|Publication number||USH1658 H|
|Application number||US 08/484,013|
|Publication date||Jul 1, 1997|
|Filing date||Jun 7, 1995|
|Priority date||Jun 7, 1995|
|Also published as||WO1996040317A1|
|Publication number||08484013, 484013, US H1658 H, US H1658H, US-H-H1658, USH1658 H, USH1658H|
|Inventors||Steve Love, Eric Zimmerman, Jim Rosa, Catherine DiMuzio|
|Original Assignee||Love; Steve, Zimmerman; Eric, Rosa; Jim, Dimuzio; Catherine|
|Export Citation||BiBTeX, EndNote, RefMan|
|Patent Citations (6), Referenced by (8), Classifications (7), Legal Events (1)|
|External Links: USPTO, USPTO Assignment, Espacenet|
The present invention relates to a new technique for making up a dialysis machine at a predetermined date and time to automatically clean and disinfect the portion of the machine which produces and pumps dialysate to a dialyzer for use during a patient's dialysis treatment.
This invention is related to the inventions described in U.S. patent applications for Technique for Priming and Recirculating Fluid Through a Dialysis Machine to Prepare the Machine for Use, Ser. No. 08/481,755; Graphical Operator Machine Interface and Method for Information Entry and Selection for a Dialysis Machine, Ser. No. 08/486,944; and Technique for Using a Dialysis Machine to Disinfect a Blood Tubing Set, Ser. No. 08/481,754, all of which were filed concurrently therewith. All of these applications are further assigned to the assignee hereof. The disclosures of these applications are further incorporated herein by this reference.
A dialysis system is used as a substitute for the natural kidney functions of a human body. The dialysis system cleans the blood of the natural accumulation of bodily wastes by separating the wastes from the blood outside or extracorporeally of the body. The separated wastes are discharged and the cleansed blood is returned to the body.
The dialysis system consists of a dialysis machine, a dialyzer, a disposable blood tubing set and a supply of chemicals for producing a dialysate solution used within the dialyzer. The dialyzer is used with the dialysis machine to separate the wastes from the blood. The dialyzer includes a porous membrane located within a closed housing which effectively separates the housing into a blood compartment and a dialysate or filtrate compartment. The blood removed from the patient flows through the disposable blood tubing set and the blood side of the dialyzer. The dialysate solution prepared from the chemicals is passed through the dialysate side of the dialyzer. The wastes from the blood pass through the membrane by osmosis, ionic transfer or fluid transport into the dialysate and, depending upon the type of dialysis treatment, desirable components from the dialysate may pass in the opposite direction through the membrane and into the blood. The transfer of the wastes into the dialysate cleanses the blood while allowing the desired components from the dialysate to enter the bloodstream.
The transfer of blood between the patient and the dialyzer occurs within a disposable blood tubing set. The blood tubing set and the dialyzer represent a closed extracorporeal path through which the patient's blood travels. The blood tubing set includes an arterial line for drawing blood from a patient and a venous line for returning the dialyzed blood to the patient. Before the blood tubing set and the dialyzer can be used in a dialysis treatment, both must be primed with a sterile saline solution to remove air from the extracorporeal circuit.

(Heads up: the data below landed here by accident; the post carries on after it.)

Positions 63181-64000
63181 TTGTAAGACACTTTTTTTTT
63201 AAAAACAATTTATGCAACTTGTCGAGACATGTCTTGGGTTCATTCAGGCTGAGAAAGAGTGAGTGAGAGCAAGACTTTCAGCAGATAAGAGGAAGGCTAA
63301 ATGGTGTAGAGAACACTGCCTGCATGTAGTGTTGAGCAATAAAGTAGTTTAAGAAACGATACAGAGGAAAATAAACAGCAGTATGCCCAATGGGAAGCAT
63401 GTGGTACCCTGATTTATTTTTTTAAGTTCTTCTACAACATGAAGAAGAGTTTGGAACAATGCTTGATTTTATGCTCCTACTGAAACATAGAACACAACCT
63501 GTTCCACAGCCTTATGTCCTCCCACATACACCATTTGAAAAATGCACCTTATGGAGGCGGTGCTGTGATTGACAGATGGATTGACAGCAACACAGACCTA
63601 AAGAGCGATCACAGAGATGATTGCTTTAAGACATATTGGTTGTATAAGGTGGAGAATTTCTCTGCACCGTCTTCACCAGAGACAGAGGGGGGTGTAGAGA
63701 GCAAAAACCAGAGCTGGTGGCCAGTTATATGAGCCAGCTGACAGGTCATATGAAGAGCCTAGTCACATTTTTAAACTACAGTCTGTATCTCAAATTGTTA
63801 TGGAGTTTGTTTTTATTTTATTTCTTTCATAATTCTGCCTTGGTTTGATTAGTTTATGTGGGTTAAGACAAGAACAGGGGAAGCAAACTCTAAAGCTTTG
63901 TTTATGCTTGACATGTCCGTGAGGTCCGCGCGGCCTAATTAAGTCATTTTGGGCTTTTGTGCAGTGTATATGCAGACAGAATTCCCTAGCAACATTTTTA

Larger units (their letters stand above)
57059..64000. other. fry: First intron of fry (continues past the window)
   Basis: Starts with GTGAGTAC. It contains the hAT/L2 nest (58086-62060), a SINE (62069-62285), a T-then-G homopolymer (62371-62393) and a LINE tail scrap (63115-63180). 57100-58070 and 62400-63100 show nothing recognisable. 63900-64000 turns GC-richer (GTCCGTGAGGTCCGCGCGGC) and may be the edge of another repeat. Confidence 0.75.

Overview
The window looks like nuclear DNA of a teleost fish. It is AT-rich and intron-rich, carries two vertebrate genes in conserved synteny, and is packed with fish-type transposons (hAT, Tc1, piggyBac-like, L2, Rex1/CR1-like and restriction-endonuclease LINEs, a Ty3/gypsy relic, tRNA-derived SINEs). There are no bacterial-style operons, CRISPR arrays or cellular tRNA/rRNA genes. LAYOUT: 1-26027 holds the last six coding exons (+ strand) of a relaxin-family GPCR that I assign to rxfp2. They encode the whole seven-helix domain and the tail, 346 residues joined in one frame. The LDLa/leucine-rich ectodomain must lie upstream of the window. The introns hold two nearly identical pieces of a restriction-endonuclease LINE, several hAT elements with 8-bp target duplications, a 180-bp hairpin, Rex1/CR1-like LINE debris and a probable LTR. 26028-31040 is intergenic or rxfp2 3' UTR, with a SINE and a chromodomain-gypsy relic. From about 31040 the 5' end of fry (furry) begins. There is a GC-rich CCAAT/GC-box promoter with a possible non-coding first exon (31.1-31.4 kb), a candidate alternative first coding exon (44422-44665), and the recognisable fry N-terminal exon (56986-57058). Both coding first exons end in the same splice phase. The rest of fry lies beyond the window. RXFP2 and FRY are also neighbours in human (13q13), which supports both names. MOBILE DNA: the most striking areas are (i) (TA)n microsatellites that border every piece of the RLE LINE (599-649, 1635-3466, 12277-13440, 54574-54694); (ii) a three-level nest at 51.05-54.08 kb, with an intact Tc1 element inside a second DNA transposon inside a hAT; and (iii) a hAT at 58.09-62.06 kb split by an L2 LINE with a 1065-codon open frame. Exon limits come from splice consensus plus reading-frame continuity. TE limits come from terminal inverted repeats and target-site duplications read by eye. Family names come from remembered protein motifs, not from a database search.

The dialysate which flows through the dialysate compartment of the dialyzer is typically prepared by the dialysis machine within a dialysate flow path of the machine. The dialysis machine mixes purified water with chemicals such as bicarbonate and acid within the dialysate flow path and heats the prepared dialysate before pumping it to the dialyzer. The resulting dialysate mixture has beneficial chemical properties which allow the dialysate to attract the waste products from the patient's blood and draw the waste products through the dialyzer membrane. However, the same chemical properties which allow the dialysate to perform its cleansing function also tend to attract microorganisms. Thus, it is typically necessary to clean and disinfect the dialysate flow path of the dialysis machine on a daily basis before any patients are connected to the dialysis machine.
The cleaning and disinfecting process may take up to several hours or more depending on the type of disinfection process used. The typical approach to cleaning and disinfecting a dialysis machine is for a worker to start the cleaning/disinfecting process early in the morning so that it will be completed prior to the arrival of the first patient. However, such an approach typically requires the worker to arrive at a very early hour, particularly since the blood tubing set and the dialyzer can not be connected to the dialysis machine and primed until after the dialysate flow path has been cleaned and disinfected.
The requirement of cleaning and disinfecting the dialysate flow path is often governed by a regulatory agency and thus can not be avoided by a hospital or dialysis clinic. Therefore, although the majority of the cleaning and disinfecting process is typically performed automatically by the dialysis machine once it has been initiated by a worker, the requirement that the process be performed each morning, together with the length of time required to perform the process, represents a substantial burden on hospitals and clinics in the form of increased labor costs.